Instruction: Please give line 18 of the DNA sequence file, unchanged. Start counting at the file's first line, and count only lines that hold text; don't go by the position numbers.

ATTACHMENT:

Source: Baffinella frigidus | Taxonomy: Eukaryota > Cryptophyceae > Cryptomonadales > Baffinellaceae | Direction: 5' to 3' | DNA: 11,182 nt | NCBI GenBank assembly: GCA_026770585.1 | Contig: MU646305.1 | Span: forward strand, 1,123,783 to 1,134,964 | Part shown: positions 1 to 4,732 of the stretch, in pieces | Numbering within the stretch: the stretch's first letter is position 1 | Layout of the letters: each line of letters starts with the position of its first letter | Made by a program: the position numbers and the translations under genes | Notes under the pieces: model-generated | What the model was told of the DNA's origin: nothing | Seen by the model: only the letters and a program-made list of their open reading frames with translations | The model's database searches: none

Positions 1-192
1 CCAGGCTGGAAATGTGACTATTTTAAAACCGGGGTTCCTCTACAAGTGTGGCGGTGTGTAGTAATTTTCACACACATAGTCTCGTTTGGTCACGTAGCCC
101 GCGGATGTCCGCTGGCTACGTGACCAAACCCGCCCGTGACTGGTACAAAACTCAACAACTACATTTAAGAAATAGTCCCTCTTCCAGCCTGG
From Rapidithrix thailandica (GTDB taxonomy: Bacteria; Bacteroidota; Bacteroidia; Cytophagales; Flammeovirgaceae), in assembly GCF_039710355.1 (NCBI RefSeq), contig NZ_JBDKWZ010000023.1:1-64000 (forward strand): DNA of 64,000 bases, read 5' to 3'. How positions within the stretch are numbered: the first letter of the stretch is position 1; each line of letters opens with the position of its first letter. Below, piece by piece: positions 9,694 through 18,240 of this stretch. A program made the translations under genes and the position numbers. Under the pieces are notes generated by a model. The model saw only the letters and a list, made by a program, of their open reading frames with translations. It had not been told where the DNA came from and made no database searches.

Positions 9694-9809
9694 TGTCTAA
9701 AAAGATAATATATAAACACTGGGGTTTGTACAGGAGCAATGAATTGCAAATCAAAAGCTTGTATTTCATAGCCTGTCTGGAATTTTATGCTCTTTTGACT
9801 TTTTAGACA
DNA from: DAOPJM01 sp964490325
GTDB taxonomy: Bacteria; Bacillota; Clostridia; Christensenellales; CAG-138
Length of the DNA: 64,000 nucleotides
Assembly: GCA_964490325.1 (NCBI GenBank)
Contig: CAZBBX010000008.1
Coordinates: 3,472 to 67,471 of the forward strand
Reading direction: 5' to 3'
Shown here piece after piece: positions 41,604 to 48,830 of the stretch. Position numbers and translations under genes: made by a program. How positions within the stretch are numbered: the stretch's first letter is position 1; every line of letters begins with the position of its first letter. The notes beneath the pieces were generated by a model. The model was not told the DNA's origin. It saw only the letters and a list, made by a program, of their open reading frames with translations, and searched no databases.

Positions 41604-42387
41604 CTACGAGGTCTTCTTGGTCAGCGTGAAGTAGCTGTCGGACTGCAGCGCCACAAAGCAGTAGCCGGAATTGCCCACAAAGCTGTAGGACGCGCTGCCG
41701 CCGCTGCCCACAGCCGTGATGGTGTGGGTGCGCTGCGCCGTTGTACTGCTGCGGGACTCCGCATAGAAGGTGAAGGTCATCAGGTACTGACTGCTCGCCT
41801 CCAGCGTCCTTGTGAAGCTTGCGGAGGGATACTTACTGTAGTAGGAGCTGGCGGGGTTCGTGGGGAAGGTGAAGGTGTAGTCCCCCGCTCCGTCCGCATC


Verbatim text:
Positions 41604-42387